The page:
After attending the first national convention of the Women's Christian Temperance Union (WCTU), the nation's largest anti-alcohol association, in November 1874 in Cleveland, Ohio, Tennessean Elizabeth Fisher Johnson (1835-1883) returned home and organized a local chapter of the WCTU in Memphis in 1875. Nashville women formed a similar group in 1881. On October 23, 1882, several women met in Nashville to officially establish the Tennessee WCTU and named Johnson its first president. Johnson died only six months later but local groups continued to organize. In September 1887 Mrs. C. H. Phillips of Memphis was named president of the Tennessee Black WCTU, an affiliate of the all-white WCTU. In that year there were 130 affiliated unions including 14 African American chapters, 10 youth branches, and 21 juvenile societies.
Both the Democratic and Republican Parties endorsed prohibition, but the measure failed to pass when brought to a vote in 1887. Discouraged by this failure, temperance advocates saw enthusiasm for their cause diminish, and membership rolls in the WCTU shrank. The union regained some of its popularity, however, by successfully lobbying for the 1895 Scientific Temperance Instruction Law requiring temperance education in all Tennessee public schools. WCTU members also were largely responsible for laws raising the sexual age of consent from ten to eighteen, placing police matrons in city courts, establishing a state reform school for juvenile offenders, and funding the Reformatory Work Home for Women. The Memphis union opened an industrial school for girls in 1882, and in 1897 the Chattanooga union built the Frances Willard Home for “working girls.” The group also advocated woman suffrage. By 1900, despite its failure to gain statewide prohibition, the WCTU was the most powerful women's lobbying organization in Tennessee.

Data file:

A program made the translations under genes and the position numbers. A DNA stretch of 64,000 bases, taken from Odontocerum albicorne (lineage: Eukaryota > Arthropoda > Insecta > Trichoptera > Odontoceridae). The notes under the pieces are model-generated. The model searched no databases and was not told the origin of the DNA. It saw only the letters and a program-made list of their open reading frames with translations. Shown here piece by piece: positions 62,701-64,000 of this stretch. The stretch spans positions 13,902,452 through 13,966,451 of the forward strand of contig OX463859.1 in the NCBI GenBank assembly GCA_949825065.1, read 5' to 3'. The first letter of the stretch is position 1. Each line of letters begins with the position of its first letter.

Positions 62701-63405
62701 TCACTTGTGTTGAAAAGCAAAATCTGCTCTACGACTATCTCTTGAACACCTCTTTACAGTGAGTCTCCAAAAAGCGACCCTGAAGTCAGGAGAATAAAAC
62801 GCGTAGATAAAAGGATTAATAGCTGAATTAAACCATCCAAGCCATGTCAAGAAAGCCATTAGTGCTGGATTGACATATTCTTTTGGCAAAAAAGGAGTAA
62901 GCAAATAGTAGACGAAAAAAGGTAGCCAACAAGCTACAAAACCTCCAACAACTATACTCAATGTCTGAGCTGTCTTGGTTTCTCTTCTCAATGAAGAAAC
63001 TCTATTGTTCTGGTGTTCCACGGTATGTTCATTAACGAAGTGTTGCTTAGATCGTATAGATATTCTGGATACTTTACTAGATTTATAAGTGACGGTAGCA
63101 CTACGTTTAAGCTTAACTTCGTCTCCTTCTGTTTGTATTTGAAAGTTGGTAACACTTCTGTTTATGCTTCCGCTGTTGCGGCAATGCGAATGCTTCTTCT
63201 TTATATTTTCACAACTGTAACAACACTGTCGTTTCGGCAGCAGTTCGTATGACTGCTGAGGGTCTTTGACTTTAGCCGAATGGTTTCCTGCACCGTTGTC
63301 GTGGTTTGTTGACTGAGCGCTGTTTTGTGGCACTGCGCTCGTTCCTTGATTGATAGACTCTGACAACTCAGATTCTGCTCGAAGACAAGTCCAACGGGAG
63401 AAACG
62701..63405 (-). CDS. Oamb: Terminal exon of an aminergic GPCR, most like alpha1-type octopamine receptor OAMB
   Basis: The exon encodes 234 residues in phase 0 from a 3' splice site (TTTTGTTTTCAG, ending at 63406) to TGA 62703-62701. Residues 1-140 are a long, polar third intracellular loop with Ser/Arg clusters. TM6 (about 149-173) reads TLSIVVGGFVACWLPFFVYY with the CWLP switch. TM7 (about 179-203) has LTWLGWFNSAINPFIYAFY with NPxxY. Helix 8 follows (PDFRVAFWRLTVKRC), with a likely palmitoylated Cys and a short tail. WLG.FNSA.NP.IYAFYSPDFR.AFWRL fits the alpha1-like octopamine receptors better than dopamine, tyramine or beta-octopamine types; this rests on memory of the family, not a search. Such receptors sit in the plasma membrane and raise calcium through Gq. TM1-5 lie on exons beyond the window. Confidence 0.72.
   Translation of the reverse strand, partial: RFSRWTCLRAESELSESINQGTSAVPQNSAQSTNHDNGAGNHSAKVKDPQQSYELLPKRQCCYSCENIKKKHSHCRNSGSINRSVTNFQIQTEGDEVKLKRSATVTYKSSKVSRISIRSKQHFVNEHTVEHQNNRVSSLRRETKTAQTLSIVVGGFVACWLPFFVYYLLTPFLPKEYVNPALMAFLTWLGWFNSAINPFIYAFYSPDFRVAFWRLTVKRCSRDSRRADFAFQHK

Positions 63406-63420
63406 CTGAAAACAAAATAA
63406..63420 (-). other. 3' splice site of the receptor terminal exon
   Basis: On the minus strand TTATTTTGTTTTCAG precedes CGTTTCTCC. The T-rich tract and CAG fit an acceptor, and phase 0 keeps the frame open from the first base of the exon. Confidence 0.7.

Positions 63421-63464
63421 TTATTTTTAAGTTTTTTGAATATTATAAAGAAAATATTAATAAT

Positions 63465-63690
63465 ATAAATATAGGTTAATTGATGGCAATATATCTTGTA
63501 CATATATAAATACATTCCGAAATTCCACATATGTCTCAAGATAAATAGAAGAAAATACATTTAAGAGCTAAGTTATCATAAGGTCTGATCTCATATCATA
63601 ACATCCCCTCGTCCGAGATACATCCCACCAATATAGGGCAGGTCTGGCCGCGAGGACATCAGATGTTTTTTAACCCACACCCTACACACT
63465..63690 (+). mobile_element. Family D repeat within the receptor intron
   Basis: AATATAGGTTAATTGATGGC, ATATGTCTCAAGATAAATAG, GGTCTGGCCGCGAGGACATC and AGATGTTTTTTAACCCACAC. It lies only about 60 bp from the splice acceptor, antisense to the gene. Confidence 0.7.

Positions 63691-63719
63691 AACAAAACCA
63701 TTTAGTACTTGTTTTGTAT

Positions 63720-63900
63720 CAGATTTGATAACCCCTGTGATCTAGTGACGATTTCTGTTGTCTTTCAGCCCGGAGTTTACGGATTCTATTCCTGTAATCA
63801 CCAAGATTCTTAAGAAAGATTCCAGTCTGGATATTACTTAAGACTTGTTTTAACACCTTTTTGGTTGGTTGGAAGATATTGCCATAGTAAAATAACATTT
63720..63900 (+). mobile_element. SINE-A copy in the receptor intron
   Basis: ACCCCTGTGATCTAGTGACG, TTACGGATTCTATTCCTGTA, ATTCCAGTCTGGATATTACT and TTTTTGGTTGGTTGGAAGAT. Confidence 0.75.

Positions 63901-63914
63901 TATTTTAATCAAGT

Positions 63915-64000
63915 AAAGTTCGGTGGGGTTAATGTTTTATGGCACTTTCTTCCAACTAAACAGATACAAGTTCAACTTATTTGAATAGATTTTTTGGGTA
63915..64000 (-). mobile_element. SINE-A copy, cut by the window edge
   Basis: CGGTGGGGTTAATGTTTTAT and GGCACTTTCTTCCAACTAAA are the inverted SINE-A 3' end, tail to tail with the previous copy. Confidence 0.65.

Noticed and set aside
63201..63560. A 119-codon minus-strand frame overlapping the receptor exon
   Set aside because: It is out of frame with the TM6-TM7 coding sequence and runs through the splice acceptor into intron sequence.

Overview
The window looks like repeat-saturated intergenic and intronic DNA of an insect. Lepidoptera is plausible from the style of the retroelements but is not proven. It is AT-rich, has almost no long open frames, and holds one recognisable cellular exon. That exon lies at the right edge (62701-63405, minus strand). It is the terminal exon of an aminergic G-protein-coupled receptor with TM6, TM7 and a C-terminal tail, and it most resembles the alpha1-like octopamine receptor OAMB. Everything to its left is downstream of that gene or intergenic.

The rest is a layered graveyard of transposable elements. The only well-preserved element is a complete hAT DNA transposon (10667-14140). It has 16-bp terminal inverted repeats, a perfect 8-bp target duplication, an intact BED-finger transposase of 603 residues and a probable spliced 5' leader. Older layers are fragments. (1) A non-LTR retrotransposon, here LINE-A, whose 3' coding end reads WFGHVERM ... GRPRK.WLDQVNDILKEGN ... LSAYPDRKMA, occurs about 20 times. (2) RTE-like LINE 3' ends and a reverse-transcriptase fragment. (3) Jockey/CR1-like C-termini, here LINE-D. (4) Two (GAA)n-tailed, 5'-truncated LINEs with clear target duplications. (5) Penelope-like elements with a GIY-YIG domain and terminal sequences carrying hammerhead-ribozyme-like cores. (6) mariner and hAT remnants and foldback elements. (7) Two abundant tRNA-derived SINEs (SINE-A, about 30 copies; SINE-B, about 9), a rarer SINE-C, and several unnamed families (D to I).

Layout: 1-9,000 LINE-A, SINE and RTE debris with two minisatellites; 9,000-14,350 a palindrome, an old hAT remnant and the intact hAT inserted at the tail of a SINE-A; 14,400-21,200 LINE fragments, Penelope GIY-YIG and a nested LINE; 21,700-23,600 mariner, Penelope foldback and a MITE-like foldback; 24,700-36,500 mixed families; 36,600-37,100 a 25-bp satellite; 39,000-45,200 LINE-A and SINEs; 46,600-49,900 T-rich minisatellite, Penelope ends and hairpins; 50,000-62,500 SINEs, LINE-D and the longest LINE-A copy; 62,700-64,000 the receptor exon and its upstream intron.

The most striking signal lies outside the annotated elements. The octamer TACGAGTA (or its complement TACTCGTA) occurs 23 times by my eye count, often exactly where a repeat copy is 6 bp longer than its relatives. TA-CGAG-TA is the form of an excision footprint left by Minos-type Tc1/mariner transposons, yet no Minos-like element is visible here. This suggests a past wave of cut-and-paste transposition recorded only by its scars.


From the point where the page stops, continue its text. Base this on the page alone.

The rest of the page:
The murder of Tennessee politician Edward Ward Carmack, a staunch supporter of the temperance movement, helped the WCTU's efforts. In language celebrating motherhood and fundamentalist Christianity, Tennessee WCTU members lamented Carmack's death, sent letters to the editors of the state's newspapers, approached their neighbors, and distributed posters. In 1909, on the day of the legislative vote, WCTU women sang hymns in the capitol's gallery when the bill was approved over Governor Malcolm R. Patterson's veto.
After 1909 the Tennessee WCTU continued its “scientific temperance instruction” and helped gain ratification of the Eighteenth Amendment to the U.S. Constitution in 1919. After the repeal of prohibition in 1933, the WCTU remained a powerful force in Tennessee, but membership never again reached the highs of the 1880s or 1910s. Its influence today is still apparent because several Tennessee counties remain “dry” or closely restrict the sale of alcohol. Throughout its history, the Tennessee WCTU provided fundamentalist Christian women the opportunity to gain significant political experience without stepping beyond the traditional female sphere.
Mattie Duncan Beard, The W.T.C.U. in the Volunteer State (1962); Ruth Bordin, Woman and Temperance: The Quest for Power and Liberty (1981)